Captain Muse & ‘Captain Phillips’

If ever there was a film that immediately made the audience feel sympathy for every single character in a band of thieves, ‘Captain Phillips’ is it. Are the bad guys pirates or starved, drug-addicted kids who dare to be cruel if it means living to see better days? That isn’t the focus: not one character is irredeemably bad or sweet in this action packed drama. They’re deeper from first sight. It’s a depth we internalize as viewers. We know from the start that there’s nothing but khat and beatings in the little town by the sea where the pirates scarcely live when they’re not robbing foreign ships. We know that Phillips didn’t do anything commercial to get his respectable gig…he isn’t The Enemy- the banker or the brute investor. It’s just his job, and as he reminds the pirate captain Abduwali Muse (played brilliantly by Barkhad Abdi) in the lifeboat when they take him hostage, “everyone has a boss.” Everyone has a boss who wants what they aren’t willing to work for, pirate captains and cargo ship captains alike, and everyone does what they must to survive. We watch the violent pirates fight to maintain control in order to outwit or outplay the Americans. They reject $30,000 in favor of a bigger win: American insurance money. We know that whether it not Phillips dies at their hands, in some violent dual when the starving, drugged Somali men disagree about their plans, the ones who try so hard to win against magnanimous forces like the U.S. Navy will not get what they fight for. They’ll gain nothing for their struggles, their sacrifice, their bravery over waves, threats, each other, or their bosses. The only way they’ll see America is from inside a jail cell. The trick is not to feel so sorry for them that you miss the point: Phillips reminds us that they won’t win because you’re either a pirate or your someone to do business with, but you cannot be both.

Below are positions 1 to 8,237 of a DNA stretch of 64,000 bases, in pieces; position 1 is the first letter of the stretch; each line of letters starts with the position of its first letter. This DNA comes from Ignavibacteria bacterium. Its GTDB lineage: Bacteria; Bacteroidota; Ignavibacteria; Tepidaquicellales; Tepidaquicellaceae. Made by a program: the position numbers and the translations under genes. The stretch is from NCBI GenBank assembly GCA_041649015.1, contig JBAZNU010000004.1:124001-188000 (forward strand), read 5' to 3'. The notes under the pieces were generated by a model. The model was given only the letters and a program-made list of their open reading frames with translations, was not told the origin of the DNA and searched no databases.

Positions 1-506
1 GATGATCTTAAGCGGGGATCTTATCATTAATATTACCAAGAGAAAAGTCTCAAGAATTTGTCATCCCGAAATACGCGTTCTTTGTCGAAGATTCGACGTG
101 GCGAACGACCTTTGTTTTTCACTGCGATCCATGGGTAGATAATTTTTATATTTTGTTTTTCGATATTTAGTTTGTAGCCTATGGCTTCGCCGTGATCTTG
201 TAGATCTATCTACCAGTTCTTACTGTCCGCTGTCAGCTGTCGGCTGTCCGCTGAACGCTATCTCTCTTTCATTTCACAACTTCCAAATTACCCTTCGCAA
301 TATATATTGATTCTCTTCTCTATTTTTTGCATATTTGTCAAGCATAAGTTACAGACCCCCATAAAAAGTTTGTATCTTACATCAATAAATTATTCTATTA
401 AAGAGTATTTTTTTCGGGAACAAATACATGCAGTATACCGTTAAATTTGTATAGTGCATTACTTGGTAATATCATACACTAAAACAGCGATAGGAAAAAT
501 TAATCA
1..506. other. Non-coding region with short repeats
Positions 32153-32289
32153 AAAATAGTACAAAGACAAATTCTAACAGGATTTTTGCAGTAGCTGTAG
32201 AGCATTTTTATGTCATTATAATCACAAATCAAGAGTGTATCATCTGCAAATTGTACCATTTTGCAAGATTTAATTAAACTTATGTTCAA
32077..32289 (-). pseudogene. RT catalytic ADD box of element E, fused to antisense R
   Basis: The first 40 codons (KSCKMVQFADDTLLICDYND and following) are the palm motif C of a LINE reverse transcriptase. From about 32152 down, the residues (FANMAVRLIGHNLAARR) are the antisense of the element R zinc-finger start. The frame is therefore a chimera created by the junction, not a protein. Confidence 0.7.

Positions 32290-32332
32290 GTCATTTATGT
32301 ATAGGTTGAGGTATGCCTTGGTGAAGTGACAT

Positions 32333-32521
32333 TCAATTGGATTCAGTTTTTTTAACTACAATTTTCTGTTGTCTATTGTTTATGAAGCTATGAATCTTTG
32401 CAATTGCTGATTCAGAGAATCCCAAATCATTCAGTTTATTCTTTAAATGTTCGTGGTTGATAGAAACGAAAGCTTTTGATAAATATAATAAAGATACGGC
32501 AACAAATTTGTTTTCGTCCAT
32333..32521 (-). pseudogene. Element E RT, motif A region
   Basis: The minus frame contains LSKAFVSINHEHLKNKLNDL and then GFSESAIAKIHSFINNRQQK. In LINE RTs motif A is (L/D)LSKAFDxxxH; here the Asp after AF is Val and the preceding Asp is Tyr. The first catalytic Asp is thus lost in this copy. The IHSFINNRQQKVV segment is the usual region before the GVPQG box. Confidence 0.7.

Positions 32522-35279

Tom Hanks plays the captain of the Maersk Alabama, a ship carrying cargo to three ports along the Horn of Africa. He is introduced as a family man who is worried about the future of his children; will they find work when they graduate from college? They’re good kids, but the world changed from the time when he was starting out: “You can’t just “keep your head down and do your work” to make a life for yourself these days, so he says to his wife on their way to the airport.

From there, Phillips bids a temporary farewell to the world of his children and their economic future and enters into his new contract as the captain of a ship headed into pirate territory. From the moment he steps on board he seems concerned about the safety of the ship and the preparedness of his new crew. He is the father of two kids and the captain of a huge ship- two constant worries that only intersect when he starts to believe that one threatens the other. When he fights, he fights for his whole life, as well as the lives of his crew, which he saves cleverly and which saves him in the plot.

In spite of extraordinary differences, almost all in circumstance, Muse and Phillips respect one another, forming a kind of pact that divides Muse’s small band if thieves. Two members don’t trust the American, and one other -the youngest- follows the leader and takes Phillips on his word. They want the crew, the money, the valuables. They leave with the captain, an American- a valuable hostage. $10 million for their dream of freedom. In Anerica, Muse will a car and he won’t have to be a pirate anymore. He derives what power he can from his vicious ventures, only to return to his dreams with the fuel of each conquest. When Phillips meets Muse, he’s gaunt and hungry-eyed. He’s also different: he contemplates and he dares to reach forward into the dark, so to speak, which allows them to communicate between lines. Muse wants what Phillips has and imagines that being American means he has plenty to share. Isn’t he right? Can’t America give what Somalis ask for, because they have it? And if the Somalis take their machine guns into their arms and hold them up, and ask again for the right to live without having to raise guns, in essence, can Americans not waiver and change the way things are, because they made them so? It makes sense, Muse makes tragic sense, but Phillips is the only one who will benefit from the right to live. He isn’t to blame, of course. Everyone has a boss.

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